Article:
7. 1 Samuel 2:3 tn Heb “Do not do a lot; do [not] speak.” The two verbs are understood together to refer to abundant speaking.
  8. 1 Samuel 2:3 tn Heb “proudly, proudly.” If MT is original, the repetition of the word is for emphasis, stressing the arrogance of those addressed. However, a few medieval Hebrew manuscripts and some other textual witnesses do not reflect the repetition, suggesting that the Hebrew text may be dittographic.
  9. 1 Samuel 2:3 tn The negative element, “not,” is understood to reapply from the first sentence through the poetic technique of ellipsis and double duty.
  10. 1 Samuel 2:3 tc The translation assumes the reading of the Qere וְלוֹ (velo, “and by him”), which is supported by many medieval Hebrew mss, is correct, rather than the reading of the Kethib וְלוֹא (veloʾ, “and not”).tn HALOT cites three possibilities for the phrase. Reading the Niphal verb as passive to the Qal meaning (“to examine, check”) and reading the Qere וְלוֹ (velo, “and by him”): “actions [are] tested by him.” Taking the Niphal verb to mean “to measure up, be in order, be correct” (cf. Ezek 18:25, 29; 33:17, 20) and reading the Qere וְלוֹ (velo): “his [God’s] actions are in order.” Taking the verb as in the previous case but reading the Kethiv וְלֹא (veloʾ) and taking the noun עֲלִלוֹת (ʿalilot) as a pejorative: “[disgraceful] actions have no place.” (HALOT s.v. תכן). The translation agrees with the first option and translates the verb with active instead of passive voice.
  11. 1 Samuel 2:4 tn Heb “stumblers have put on strength.” Because of the contrast between the prior and current condition, the participle has been translated with past tense. The Hebrew metaphor is a picture of getting dressed with (“putting on”) strength like clothing.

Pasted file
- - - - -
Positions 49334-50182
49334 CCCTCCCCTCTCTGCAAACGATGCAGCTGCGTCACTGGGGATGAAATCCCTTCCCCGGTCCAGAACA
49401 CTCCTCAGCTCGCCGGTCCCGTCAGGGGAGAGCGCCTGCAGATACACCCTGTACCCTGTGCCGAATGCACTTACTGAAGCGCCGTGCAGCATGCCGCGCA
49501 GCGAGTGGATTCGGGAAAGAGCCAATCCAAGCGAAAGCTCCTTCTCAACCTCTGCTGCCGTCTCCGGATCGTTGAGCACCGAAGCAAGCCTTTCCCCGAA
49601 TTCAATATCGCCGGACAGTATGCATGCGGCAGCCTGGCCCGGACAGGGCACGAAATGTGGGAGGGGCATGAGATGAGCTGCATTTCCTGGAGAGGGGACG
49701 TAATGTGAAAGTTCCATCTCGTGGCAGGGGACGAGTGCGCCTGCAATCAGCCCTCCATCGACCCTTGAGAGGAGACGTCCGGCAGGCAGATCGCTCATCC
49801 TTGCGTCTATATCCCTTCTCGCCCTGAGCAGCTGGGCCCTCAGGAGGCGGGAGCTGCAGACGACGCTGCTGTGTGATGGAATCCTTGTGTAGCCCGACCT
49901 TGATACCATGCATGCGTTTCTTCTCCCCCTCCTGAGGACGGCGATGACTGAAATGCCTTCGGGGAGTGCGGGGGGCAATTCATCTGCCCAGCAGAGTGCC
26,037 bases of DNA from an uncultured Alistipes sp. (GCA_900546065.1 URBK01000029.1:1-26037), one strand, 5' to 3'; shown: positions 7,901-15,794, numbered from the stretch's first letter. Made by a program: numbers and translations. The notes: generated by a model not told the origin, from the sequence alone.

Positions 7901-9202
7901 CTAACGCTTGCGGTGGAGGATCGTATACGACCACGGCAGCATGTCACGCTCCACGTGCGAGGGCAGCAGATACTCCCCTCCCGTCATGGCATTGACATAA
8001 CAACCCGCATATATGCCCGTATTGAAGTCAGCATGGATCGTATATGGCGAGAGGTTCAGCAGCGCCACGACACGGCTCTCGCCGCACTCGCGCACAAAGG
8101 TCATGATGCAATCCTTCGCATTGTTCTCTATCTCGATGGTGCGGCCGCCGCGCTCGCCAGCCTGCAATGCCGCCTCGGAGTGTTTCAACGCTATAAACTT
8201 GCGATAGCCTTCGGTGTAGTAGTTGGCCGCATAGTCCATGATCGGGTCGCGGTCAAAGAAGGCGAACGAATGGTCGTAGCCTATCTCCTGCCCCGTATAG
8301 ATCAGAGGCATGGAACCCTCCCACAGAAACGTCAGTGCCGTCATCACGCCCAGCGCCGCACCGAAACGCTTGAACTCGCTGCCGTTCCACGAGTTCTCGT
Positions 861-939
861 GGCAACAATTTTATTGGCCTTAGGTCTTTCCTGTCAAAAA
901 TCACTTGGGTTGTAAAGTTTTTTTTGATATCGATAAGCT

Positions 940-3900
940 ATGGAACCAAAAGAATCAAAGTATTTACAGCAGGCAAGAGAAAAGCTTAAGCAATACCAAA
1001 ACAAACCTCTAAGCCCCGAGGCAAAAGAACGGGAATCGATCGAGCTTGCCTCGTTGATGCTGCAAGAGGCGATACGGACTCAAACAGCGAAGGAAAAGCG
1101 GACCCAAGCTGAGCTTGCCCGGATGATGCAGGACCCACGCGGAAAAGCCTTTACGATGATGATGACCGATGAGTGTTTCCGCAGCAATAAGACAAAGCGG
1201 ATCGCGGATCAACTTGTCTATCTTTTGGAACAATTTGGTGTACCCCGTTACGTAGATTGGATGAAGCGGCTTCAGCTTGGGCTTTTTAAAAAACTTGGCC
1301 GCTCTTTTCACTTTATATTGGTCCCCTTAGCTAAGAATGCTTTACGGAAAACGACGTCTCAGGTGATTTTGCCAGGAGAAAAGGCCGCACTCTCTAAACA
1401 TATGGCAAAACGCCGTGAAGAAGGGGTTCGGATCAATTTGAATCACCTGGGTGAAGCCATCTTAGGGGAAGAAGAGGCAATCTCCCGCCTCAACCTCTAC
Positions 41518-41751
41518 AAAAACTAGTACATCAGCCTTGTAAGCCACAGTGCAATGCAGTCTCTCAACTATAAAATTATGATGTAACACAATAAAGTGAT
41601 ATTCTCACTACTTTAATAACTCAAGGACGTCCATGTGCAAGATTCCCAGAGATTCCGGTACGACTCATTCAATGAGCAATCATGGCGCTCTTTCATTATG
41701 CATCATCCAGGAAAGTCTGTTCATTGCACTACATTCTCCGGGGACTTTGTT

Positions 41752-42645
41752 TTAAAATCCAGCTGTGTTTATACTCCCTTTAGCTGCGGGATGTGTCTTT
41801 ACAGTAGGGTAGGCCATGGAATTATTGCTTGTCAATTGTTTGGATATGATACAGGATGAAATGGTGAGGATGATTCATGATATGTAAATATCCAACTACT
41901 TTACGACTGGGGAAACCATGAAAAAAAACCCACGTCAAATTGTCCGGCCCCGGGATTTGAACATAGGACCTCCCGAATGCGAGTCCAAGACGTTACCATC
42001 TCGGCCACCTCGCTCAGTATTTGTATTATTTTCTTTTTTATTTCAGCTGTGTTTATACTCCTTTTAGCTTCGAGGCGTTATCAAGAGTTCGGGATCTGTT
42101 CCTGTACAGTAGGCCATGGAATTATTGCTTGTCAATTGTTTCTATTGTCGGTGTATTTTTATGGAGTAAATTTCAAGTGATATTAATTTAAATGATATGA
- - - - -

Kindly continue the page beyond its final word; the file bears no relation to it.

12. 1 Samuel 2:5 tn By implication these lines refer to those formerly well-fed and those formerly hungry.
  13. 1 Samuel 2:5 tc Against BHS but with the MT, the preposition (עַד, ʿad) should be taken with what follows rather than with what precedes. For this sense of the preposition see Job 25:5.
  14. 1 Samuel 2:5 sn The number seven is used here in an ideal sense. Elsewhere in the OT having seven children is evidence of fertility as a result of God’s blessing on the family. See, for example, Jer 15:9, Ruth 4:15.
  15. 1 Samuel 2:5 tn Or “languished.”
  16. 1 Samuel 2:6 tn Heb “Sheol”; NAB “the nether world”; CEV “the world of the dead.”
  17. 1 Samuel 2:6 tn The first three verbs are participles; the last is a preterite which is normally past consecutive. It is rare, even in poetry, for a preterite verb to follow a participle. The English translations all render the last verb as a participle. They either reason that the preterite continues the force of the participle or assume that it should be repointed as a simple vav plus imperfect (which can be habitual present). If the participles are understood as substantival, then the latter half might mean “the Lord…is one who brings down to [the point of] the grave and then raised up.”